In this report, we assess the potential of three relatively promising international processes – the focus on fossil fuel subsidy (FFS) reform in the G20 group, the Sustainable Development Goals (SDGs), and the Transatlantic Trade and Investment Partnership (TTIP) – to act as possible routes to reform in a transatlantic context.
The February 2014 "G20-BRICS Update" features articles on the Australian G20 Presidency by Senator Christine Milne and Alan Alexandroff; articles on the BRICS by Graciela Rodriguez and Oliver Stuenkel (Brazil) and Vitaliy Kartamyshev (Russia); and reviews of work by Jayati Ghosh and Observer Research Foundation (India).
On 1 December 2013, Australia began its twelve-month presidency of the G20, a role that will culminate with the chairing of the Brisbane G20 summit, 15-16 November 2014. The ‘Think20’ is a network of think tanks and academics from G20 countries that are working to provide an important analytical input into the G20 process.
After Rio+20, the proposed post-2015 framework needs to learn from the shortcomings of the MDG-process and merge care economy and green economy approaches to advance and finance truly gender-equitable sustainable development
Nancy Alexander and seven contributing authors present "Responsible Investment in Infrastructure: Recommendations for the G20," which responds to the G20's efforts to mobilize financial support for public-private partnership (PPPs) in large infrastructure projects in order to promote regional integration.
TTIP will affect a broad range of issues, from energy to the environment, and intellectual property rights to labor rights. The agreement could also have a significant impact on the evolution of agricultural markets and food systems in the U.S. and EU.
This volume attempts to measure the quality of governance and the impact of the Group of 20 (G20), the Financial Stability Board (FSB), the IMF, World Bank, and Tax Rule-Making Bodies. Nancy Alexander gives the body a “poor” rating for its lack of transparency, accountability, inclusiveness and participation and responsibility.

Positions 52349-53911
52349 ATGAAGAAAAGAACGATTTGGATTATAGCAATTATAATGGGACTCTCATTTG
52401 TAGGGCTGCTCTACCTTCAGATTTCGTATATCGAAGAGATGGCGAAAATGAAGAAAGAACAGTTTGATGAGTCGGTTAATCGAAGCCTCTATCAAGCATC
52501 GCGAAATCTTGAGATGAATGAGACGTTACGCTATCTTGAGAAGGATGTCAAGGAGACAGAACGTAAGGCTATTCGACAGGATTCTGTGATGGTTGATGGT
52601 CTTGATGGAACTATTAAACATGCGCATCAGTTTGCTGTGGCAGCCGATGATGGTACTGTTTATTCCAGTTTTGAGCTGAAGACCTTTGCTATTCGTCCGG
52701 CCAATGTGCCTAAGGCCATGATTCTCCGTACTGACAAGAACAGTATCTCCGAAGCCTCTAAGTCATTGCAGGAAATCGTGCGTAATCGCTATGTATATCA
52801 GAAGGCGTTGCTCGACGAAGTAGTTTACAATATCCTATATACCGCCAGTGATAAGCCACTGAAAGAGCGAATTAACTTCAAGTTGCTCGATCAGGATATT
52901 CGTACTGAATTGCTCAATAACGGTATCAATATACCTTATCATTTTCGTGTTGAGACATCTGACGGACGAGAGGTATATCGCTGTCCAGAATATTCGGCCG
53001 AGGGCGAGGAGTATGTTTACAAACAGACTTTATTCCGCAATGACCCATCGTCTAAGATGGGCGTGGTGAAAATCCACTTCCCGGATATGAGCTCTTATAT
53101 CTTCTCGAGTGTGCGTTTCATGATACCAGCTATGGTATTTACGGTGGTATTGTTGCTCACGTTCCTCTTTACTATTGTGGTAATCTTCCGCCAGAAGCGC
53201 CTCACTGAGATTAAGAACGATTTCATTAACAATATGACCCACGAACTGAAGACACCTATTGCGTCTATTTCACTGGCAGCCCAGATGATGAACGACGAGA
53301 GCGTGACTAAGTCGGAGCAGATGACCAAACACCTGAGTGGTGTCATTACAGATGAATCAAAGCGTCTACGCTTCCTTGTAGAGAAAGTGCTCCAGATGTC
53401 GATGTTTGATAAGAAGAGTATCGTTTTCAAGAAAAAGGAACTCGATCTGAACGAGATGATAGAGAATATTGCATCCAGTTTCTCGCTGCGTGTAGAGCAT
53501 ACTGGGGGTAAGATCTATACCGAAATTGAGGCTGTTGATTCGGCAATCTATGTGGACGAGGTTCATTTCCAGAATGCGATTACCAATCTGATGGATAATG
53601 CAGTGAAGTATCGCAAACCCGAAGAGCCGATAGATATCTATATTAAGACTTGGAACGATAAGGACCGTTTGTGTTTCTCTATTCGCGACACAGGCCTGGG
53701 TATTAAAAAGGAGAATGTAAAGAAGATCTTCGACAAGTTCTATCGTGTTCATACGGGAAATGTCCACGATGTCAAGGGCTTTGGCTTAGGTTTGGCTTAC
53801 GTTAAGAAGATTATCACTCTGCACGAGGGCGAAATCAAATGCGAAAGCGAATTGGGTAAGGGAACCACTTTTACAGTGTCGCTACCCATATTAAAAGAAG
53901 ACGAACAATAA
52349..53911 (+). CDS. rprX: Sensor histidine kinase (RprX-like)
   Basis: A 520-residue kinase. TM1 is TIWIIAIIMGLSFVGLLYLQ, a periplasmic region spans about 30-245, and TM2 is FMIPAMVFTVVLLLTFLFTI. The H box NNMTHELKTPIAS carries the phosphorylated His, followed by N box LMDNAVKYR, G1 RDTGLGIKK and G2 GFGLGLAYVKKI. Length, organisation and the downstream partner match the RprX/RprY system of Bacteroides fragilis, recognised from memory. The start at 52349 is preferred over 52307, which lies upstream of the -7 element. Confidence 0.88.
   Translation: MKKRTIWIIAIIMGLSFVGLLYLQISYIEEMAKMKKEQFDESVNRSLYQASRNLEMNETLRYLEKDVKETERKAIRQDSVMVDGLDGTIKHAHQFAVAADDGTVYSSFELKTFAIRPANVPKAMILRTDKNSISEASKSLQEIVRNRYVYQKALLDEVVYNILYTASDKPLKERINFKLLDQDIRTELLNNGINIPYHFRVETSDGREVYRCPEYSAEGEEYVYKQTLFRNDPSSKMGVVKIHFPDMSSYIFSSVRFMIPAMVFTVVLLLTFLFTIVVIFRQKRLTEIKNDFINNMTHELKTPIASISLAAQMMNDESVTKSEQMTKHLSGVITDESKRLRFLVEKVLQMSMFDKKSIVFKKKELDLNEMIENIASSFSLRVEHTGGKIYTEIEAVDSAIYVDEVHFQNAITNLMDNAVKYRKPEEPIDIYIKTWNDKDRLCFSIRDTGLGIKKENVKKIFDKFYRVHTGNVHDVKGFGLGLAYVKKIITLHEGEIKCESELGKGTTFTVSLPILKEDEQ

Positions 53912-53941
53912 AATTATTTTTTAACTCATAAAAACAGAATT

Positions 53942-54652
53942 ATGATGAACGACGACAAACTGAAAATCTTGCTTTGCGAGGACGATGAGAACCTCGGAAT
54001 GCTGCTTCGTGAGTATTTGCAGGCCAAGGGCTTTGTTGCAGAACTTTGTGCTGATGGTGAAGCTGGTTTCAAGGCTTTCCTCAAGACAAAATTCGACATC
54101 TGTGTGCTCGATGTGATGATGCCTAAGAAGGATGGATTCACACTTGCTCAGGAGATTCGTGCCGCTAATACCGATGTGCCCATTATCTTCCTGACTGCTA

Gender equality efforts at the World Bank are not new. Several recent World Bank and external reports have taken stock of how successfully gender equality concerns have been mainstreamed in World Bank activities in the past few years. This analysis finds that while there have been some improvements ,persistent weaknesses in implementation remain largely due to a focus on internal process over gender equality impacts in developing countries.
Africa is facing a severe energy crisis and fails to meet the increasing demand for electricity. Renewable Energy Feed-in Tarifs (REFiTs) is one tool that has been successful in increasing the use of renewable technologies worldwide. This comprehensive study comissioned by the Heinrich Böll Stiftung and the World Future Council shows that REFiTs can unlock renewable energy development in Africa
This issue of the “G20 Update” includes articles on three questions:1) What is the nature of the upsurge of investigations of, and attacks on, Russian civil society? 2) Why has the G20 launched a new initiative on “financing for investment”? 3) How do the policy agendas of the G8 and G20 converge?
The policy priorities of the G20 have profound gender implications, although the G20 rarely recognizes this fact. This report explores the possibilities for gender bias in the G20's policies, including those related to: fiscal and monetary priorities, employment, social protection, and development.
The Track Record of the Group of 20 (G20) on Eliminating Fossil Fuel Subsidies. This paper reviews the potential for and obstacles to implementing a phase-out and proposes an action agenda for the G20.
This issue features articles on the G20 exclusion of African perspectives, the story of Russia’s CivilG8–2006 Project, the parade of “20” meetings, the G20’s Anti-Corruption Working Group and includes a “knowledge box” on “The `Enough’ Campaign and the G8’s New Alliance for Food Security and Nutrition.
This paper provides an introduction to the G20 in the lead up to Australia’s G20 presidency. It includes an overview of the G20’s work in the last five years and the likely agendas for 2013 and 2014; and describes aspects of the global and Australian context.
After introducing the topic of corruption, this paper identifies the G20 anti-corruption commitments and progress (or lack thereof) in the implementation of these commitments. It also proposes goals for the Working Group in 2013 and beyond.